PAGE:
Three Thoughts on Personal Writing

Here are three writers' takes on personal writing featured in Personal Journaling: Writing About Your Life, a Writer's Digest magazine.
Publish date:

Whether or not you keep a writing journal or a personal journal, you'll appreciate the thoughts of some of the writers featured in Personal Journaling: Writing About Your Life, a Writer's Digest magazine.

From that publication, we like what Bob Greene and D.G. Fulford say in answer to the question in the title of their article, "Why Journaling? Why Now?":

To each his or her own private reason. The buck stops here. You're the only one to tell your story. Tell it to your loved ones or tell it to yourself. Look. Listen. Savor. Dissect. Capture the transience of the moment before it drifts like chiffon in an evening breeze, down the alley and away.

And we like the advice of Dorothy Randall Gray in her article, "I Was Mistaken for a Hummingbird":

Take a look at what you've written and read it softly to yourself. Pick out and underline words or phrases you especially like — ones that touch your heart in a particular way. These are called seeds. Use seeds as catalysts for new ideas, self-reflection, transformation, creative writing or getting to the root of an experience. Seeds can be collected from anything you write, read, see or hear.

As well as the advice of Sheila Bender:

Don't whine about not having enough time or energy to write; do not think that only under altered circumstances would you be able to write. Instead, go and write, and go and write some more; your circumstances will alter themselves.

For more advice on journaling, visit — there you will find information on choosing journals that will last through time, web rings and email lists devoted to journaling, recommendations for journal-writing how-to books and more. Also check out Personal Journaling: Writing About Your Life, available toll-free at 1-800-289-0963 or via secure online ordering.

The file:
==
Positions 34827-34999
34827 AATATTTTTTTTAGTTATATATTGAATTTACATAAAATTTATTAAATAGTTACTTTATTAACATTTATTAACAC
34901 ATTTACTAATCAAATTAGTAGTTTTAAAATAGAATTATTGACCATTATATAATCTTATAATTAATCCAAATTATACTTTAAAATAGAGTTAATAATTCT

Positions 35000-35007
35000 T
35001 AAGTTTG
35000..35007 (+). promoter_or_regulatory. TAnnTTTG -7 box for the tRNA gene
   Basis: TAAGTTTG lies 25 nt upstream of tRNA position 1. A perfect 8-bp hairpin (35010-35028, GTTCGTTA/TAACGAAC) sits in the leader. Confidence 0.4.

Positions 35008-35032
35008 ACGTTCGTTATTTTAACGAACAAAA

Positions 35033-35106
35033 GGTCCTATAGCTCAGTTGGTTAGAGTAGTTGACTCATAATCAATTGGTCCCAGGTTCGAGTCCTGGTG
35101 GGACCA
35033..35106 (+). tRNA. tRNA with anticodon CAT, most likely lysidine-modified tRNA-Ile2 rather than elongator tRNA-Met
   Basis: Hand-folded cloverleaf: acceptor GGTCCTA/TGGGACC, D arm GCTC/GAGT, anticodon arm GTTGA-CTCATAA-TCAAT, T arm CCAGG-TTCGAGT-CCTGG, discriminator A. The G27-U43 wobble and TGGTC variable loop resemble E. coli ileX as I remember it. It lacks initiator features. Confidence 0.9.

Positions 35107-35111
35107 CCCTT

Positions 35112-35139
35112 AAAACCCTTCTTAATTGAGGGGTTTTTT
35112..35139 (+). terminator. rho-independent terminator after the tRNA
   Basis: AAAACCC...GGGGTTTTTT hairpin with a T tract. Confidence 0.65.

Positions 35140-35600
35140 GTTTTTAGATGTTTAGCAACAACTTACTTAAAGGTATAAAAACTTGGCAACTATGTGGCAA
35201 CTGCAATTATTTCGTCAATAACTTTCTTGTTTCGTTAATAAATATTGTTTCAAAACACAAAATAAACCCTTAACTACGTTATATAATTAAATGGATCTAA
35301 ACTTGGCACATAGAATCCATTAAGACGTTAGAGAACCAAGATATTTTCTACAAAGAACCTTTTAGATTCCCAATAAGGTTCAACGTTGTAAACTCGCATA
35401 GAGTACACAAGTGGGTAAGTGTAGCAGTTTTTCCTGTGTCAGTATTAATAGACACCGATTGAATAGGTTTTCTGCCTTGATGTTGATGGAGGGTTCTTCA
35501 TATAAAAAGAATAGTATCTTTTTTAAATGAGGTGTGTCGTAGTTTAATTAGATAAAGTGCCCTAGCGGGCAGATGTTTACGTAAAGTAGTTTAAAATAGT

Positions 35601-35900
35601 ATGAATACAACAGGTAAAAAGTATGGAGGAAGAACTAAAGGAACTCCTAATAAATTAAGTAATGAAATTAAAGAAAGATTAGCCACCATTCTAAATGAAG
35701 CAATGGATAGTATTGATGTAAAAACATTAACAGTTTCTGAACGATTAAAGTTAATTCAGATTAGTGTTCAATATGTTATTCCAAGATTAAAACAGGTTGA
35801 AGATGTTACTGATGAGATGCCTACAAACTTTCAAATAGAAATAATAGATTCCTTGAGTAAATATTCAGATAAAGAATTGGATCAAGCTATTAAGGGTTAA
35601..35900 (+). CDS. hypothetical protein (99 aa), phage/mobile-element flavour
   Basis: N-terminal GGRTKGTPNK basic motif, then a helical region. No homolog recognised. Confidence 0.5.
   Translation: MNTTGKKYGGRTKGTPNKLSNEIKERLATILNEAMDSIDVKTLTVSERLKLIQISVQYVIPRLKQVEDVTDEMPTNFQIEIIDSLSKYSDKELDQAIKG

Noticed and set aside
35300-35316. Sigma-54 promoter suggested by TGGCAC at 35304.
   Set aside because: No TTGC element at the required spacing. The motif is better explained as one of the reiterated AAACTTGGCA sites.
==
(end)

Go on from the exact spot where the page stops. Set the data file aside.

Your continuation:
New Agent Alert: Barb Roose of Books & Such Literary Management

New literary agent alerts (with this spotlight featuring Barb Roose of Books & Such Literary Management) are golden opportunities for new writers because each one is a literary agent who is likely building his or her client list.


Evoking Emotion in Fiction: Seven Pragmatic Ways to Make Readers Give a Damn

Evoking emotion on the page begins with the man or woman at the keyboard. Dustin Grinnell serves up seven straightforward tactics for writing tear-jerking stories that make your readers empathize with your characters.

Poetry Prompt

Wednesday Poetry Prompts: 546

Every Wednesday, Robert Lee Brewer shares a prompt and an example poem to get things started on the Poetic Asides blog. This week, write a spooky poem.


Learn Better World-Building Strategies Through World of Warcraft and the New Shadowlands Expansion

WD editor and fantasy writer Moriah Richard shares five unique ways in which writers can use World of Warcraft to better build their worlds—without playing the game.


Seven Tips for Intuitive Writing: The Heart-Hand Connection

Award-winning author Jill G. Hall shares her top tips for how to dive into your latest project head-first.


Bearing vs. Baring vs. Barring (Grammar Rules)

Learn when to use bearing vs. baring vs. barring on with Grammar Rules from the Writer's Digest editors, including a few examples of correct usages.


15 Things a Writer Should Never Do

Former Writer's Digest managing editor Zachary Petit shares his list of 15 things a writer should never do, based on interviews with successful authors as well as his own occasional literary forays and flails.


Evie Green: Imaginary Friends and Allowing Change

Author Evie Green explains why she was surprised to end writing a horror novel and how she learned to trust the editorial process.